Judge Duke’s Welcome

Transcription of Article Inserted in Diary of 1922 (MSS 9521-i; Box 1)

To me has been assigned the very pleasant task of bidding you welcome in this old County and City; this County of mountains and rolling hills; of upland meadows and whose venerable trees stand old fashioned homes—in which, whether as mansions or cottages the old home spirit with all of its lovely traits yet survives: To bid you welcome to our little City which nestles in the cup of this lovely valley, like a diamond in emerald and sapphire settings, and which has waked up out of a long but pleasant sleep, and like a giant refreshed—dare I say with wine?—is taking great strides towards a higher usefulness and greater prosperity.

I welcome you not as strangers, albeit many of you ‘come from far,’ but rather as sons and daughters long absent from the dear old root tree and returning with love and abiding affection to the ancestral home.

Some of you may have forgotten—as alas! we all forget, what this old home of ours has been in the past: The mother of great men—of the greatest statesman of all time, whose Declaration is read today in every hamlet or mansion in this Union and whose far-seeing spirit yet dominates the governing policy of nations unborn at his death; of great explorers—great warriors—senators, ambassadors; and whose old red soil has not lost its fertility, and whose physical beauty yet keeps its eternal charm.

We want you to come back to catch something of the spirit that yet broods in our vallies and lingers amidst the oaks and pines of our ancient hills; the spirit of a contentment that is not entirely satisfied with itself, so as to stagnate, but recognizes that life is more than mere selfseeking or a mad rush for gold and pleasure, and believes that honest toil and earnest endeavor for all good things is the goal for which humanity should ever strive. We want you to carry back with you the love of home that has ever characterized your ancestors and mine, and which looked upon that home as something worth living for, and if needs be, worth dying for—the only earthly heaven. I have not doubt you have all these things wherever you are, but we want you to add to them a bit of your old home’s quiet nature, which it seems to me cannot exist anywhere until the years have consecrated it. We wish you to kindle at the altar fires of your ancestors’ hearthstones a bit of the old flame which burns with love of country and friends whose light has been to enlighten mankind and burn out the dross of selfishness, leaving the pure gold of our better natures.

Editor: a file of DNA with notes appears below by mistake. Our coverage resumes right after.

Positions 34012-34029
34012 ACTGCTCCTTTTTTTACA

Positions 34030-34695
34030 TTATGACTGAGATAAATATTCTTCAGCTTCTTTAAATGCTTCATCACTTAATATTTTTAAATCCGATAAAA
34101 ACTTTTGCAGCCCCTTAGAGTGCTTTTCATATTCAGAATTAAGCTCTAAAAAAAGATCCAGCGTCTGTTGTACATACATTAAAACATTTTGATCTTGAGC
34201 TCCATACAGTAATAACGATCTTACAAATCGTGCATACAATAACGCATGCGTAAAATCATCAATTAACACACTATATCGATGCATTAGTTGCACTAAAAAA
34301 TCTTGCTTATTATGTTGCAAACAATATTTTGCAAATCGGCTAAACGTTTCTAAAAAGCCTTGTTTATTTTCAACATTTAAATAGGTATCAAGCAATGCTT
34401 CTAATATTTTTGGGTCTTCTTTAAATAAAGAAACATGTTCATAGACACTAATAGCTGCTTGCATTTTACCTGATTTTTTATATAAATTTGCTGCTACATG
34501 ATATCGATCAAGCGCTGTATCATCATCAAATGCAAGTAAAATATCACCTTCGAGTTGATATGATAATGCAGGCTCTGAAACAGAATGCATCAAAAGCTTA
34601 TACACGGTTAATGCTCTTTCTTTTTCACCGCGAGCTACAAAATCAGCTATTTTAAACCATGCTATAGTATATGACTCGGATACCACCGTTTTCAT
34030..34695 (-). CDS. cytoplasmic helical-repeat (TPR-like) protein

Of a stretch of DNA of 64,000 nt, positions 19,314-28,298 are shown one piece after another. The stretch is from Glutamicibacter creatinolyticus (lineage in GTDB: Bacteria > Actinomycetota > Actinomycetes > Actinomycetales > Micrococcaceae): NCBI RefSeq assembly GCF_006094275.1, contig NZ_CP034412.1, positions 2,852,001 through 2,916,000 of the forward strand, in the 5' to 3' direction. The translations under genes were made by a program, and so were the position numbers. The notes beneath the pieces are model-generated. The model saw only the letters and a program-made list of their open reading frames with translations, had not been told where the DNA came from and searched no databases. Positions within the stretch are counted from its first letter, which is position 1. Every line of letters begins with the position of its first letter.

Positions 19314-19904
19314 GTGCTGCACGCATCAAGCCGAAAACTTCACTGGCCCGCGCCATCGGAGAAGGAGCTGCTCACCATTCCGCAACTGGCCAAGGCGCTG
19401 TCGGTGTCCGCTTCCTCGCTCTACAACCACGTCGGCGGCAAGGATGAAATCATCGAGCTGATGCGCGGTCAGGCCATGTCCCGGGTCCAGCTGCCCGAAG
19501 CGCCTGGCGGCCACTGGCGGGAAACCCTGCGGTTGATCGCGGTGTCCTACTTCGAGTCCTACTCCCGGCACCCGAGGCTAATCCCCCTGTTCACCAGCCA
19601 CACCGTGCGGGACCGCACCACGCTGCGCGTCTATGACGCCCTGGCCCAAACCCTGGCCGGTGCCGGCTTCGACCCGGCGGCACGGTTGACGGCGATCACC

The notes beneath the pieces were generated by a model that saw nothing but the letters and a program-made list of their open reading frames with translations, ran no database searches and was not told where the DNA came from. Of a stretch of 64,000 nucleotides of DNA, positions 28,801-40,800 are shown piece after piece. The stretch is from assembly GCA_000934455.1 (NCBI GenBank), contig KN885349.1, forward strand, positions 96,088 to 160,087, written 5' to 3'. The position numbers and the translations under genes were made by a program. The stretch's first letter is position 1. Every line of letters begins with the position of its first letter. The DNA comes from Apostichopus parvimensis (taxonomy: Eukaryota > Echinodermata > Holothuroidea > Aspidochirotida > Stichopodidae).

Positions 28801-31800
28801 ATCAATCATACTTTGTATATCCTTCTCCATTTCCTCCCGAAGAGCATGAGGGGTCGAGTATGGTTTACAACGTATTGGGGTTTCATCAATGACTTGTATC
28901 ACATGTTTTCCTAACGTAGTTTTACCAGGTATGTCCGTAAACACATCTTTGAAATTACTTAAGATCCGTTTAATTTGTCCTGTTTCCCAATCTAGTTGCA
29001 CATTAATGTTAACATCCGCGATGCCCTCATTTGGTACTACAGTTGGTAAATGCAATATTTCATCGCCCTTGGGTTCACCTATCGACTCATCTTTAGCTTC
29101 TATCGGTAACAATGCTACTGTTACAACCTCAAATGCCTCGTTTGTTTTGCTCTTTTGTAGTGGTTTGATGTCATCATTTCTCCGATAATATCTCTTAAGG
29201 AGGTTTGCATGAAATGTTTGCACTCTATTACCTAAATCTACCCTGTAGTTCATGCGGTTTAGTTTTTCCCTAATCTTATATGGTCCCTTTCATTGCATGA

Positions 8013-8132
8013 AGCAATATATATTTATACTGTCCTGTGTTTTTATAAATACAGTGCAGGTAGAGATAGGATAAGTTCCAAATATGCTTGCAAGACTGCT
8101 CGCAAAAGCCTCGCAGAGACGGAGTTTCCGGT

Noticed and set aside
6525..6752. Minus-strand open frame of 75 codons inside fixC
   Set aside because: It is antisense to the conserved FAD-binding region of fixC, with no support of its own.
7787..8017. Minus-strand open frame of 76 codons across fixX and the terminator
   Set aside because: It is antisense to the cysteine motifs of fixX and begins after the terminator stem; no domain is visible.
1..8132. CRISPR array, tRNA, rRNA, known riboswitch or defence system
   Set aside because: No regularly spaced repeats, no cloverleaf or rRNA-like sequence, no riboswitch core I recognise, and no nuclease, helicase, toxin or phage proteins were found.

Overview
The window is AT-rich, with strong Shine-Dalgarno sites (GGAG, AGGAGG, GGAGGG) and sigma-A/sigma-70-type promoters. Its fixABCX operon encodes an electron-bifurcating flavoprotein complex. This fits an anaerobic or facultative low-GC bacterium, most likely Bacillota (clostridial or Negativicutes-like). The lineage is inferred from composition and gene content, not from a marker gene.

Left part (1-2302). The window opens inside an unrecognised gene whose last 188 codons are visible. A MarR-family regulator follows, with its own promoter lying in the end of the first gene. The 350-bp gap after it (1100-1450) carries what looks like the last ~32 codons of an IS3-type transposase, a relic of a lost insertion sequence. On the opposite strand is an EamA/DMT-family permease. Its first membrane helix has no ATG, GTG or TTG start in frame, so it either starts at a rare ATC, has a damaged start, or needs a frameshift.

There are many loves in this world—loves pure and impure—loves touched with sense and with sense alone. Loves so deprived of sense as to belong well nigh to divinity; loves to elevate to the skies; loves to drag down and degrade. Of all these loves I know of few purer and sweeter and more conducive to high thinking and high living than the love of home. Home! What word in the English language expresses more? How it calls back to you the spot where you were nurtured; the youthful days spent! Dear old word which brings back memories of the lowly roof, the old oaks and the orchard, the wainscotted rooms, the gables; the brook by the gate whose prattle comes to you now in dreams sweeter than any music. And with it all come a thousand tender recollections of a father’s kindly hand and voice; of a mother’s love—of friends, and brothers and sisters. Who, once separated from it does not long to return to it again? and when the long, dreary march of the years brings s in sight of the end, how the though[t] of Heaven is always the thought of a home!

And so with the thought that your love of home—even if it be that of your fathers—has brought you here, I bid you thrice welcome. Would we had more to offer you! “Our board is frugal but our hearts are great,” and with them—not in mere perfunctory words, I bid you welcome. I bid you come in and occupy the land, and having come once, come again and again, so that we may know you and claim you and join in fraternal affection the East and the West—the one with its dreams and traditions—the other with its resistless energy and sterling manhood. When these are united they shall conquer the world.